Saturday , November 28 2020
Home / Alberto Mingardi /The pervasive myth of the entrepreneurial state

The pervasive myth of the entrepreneurial state

Summary:
Deirdre McCloskey and I recently published a book on The Myth of the Entrepreneurial State for AIER and the Adam Smith Institute (if you buy it, please review it on Amazon). On the AIER website, we have a short piece summarizing one of the book’s arguments. A few friends asked us the reason why we spent so much time dealing with Mariana Mazzucato and other authors who are retrying to rejuvenate the fallacious ideas of “industrial policy”. Here’s our answer: In a 1974 interview with Reason magazine, Milton Friedman noted that, “It’s fortunate that the capitalist society is more productive, because if it were not it would never be tolerated. The bias against it is so great that, as it is, it’s got to have a five-to-one advantage in order to survive.” (We would say

Topics:
Alberto Mingardi considers the following as important: , , , ,

This could be interesting, too:

Don Boudreaux writes Some Links

Bryan Caplan writes The Anti-Jerk Law

Don Boudreaux writes Some Links

Thomas Firey writes Life, Liberty, and M*A*S*H: Other Civil Liberties

Deirdre McCloskey and I recently published a book on The Myth of the Entrepreneurial State for AIER and the Adam Smith Institute (if you buy it, please review it on Amazon). On the AIER website, we have a short piece summarizing one of the book’s arguments.

The pervasive myth of the entrepreneurial state

A few friends asked us the reason why we spent so much time dealing with Mariana Mazzucato and other authors who are retrying to rejuvenate the fallacious ideas of “industrial policy”. Here’s our answer:

In a 1974 interview with Reason magazine, Milton Friedman noted that, “It’s fortunate that the capitalist society is more productive, because if it were not it would never be tolerated. The bias against it is so great that, as it is, it’s got to have a five-to-one advantage in order to survive.” (We would say more like thirty-to-one, the gain since the 18th century from the coming of liberalism.) It is why Mazzucato’s argument is so persuasive to so many. People in a primitive way distrust the price system, and distrust the impersonality of exchange among strangers. Better a sweet family of, say, 330 million people guided by a visible hand of government as a pater familias, advised in its coercions by Professor Mazzucato. If you can persuade people that the market economy does not innovate—no five or thirty to one—they will be happy to renounce it, as people have frequently since socialism was first imagined.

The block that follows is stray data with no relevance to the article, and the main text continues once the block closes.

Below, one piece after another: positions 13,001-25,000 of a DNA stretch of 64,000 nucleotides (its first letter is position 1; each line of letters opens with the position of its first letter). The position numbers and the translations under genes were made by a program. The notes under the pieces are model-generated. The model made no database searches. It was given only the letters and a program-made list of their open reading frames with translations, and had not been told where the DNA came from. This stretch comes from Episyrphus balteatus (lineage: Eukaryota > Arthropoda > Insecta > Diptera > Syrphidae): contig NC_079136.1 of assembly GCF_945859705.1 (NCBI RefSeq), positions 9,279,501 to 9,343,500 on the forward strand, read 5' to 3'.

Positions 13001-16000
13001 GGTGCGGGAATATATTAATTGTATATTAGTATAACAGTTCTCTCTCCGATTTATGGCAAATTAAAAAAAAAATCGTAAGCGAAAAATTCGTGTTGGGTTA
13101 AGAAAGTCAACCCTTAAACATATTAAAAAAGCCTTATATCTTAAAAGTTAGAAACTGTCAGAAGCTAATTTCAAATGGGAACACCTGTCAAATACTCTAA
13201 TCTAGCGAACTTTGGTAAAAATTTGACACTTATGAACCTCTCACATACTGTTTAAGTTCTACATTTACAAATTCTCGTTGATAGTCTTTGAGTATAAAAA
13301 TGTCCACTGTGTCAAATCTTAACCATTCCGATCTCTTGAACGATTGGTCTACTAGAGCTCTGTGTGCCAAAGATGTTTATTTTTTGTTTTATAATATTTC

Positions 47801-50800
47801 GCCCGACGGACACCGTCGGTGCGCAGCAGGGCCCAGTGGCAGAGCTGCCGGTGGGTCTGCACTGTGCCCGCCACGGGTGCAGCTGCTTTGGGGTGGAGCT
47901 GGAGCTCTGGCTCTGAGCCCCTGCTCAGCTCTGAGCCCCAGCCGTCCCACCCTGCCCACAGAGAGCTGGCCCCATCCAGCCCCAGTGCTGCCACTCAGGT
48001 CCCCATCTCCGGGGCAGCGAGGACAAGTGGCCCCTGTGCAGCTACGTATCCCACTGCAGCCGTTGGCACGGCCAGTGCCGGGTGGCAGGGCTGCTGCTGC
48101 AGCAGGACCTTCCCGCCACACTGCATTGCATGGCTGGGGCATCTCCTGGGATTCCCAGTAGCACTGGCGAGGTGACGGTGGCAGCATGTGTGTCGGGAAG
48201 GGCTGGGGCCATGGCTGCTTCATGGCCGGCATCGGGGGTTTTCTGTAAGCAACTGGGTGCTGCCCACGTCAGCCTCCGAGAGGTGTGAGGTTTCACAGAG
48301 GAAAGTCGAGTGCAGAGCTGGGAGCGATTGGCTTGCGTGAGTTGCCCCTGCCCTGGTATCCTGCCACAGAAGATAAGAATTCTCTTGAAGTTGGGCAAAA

As a little evidence of the traction, these ideas are gaining. Consider this paragraph:

It is often said that every crisis is an opportunity for change and transformation. What we are experiencing is now the third crisis in the space of the last 15 years and this time Italy, Europe and the West have the opportunity to make a real breakthrough that, on the contrary, has been missing after previous episodes of crisis.
Europe has been able to take up this challenge in particular through the Next Generation EU program, through various other initiatives, to which Italy has made a decisive contribution and for which a new pact between public and private, as well as a new strategy for the organization of public presence in the economy, is needed…

This is the Italian prime minister talking to Parliament on November 2nd. Prime Minister Conte is advised by Mariana Mazzucato, who expressed the same views a number of times (see, for example, this blogpost of mine). Consider also Klaus Schwab’s “great reset” (I’ll write more on it in a later post). This rhetoric is very appealing for politicians and is a form of storytelling they envoy, as it boosts their role and importance. For this reason, we tried to contribute to dispel the “myth of the industrial state”.

Alberto Mingardi
Mingardi, one of the rising stars of European libertarianism, is the founder and Director General of the Italian free-market think tank, Instituto Bruno Leoni. His areas of interest include the history of economic thought and antitrust and healthcare systems. He is particularly well known for popularizing the work of past scholars under-appreciated by today’s libertarians. Currently an adjunct scholar at the Cato Institute, Mingardi has also worked with the Heritage Foundation, the Atlas Economic Research Foundation, the Acton Institute, and the Centre for a New Europe.

Leave a Reply

Your email address will not be published. Required fields are marked *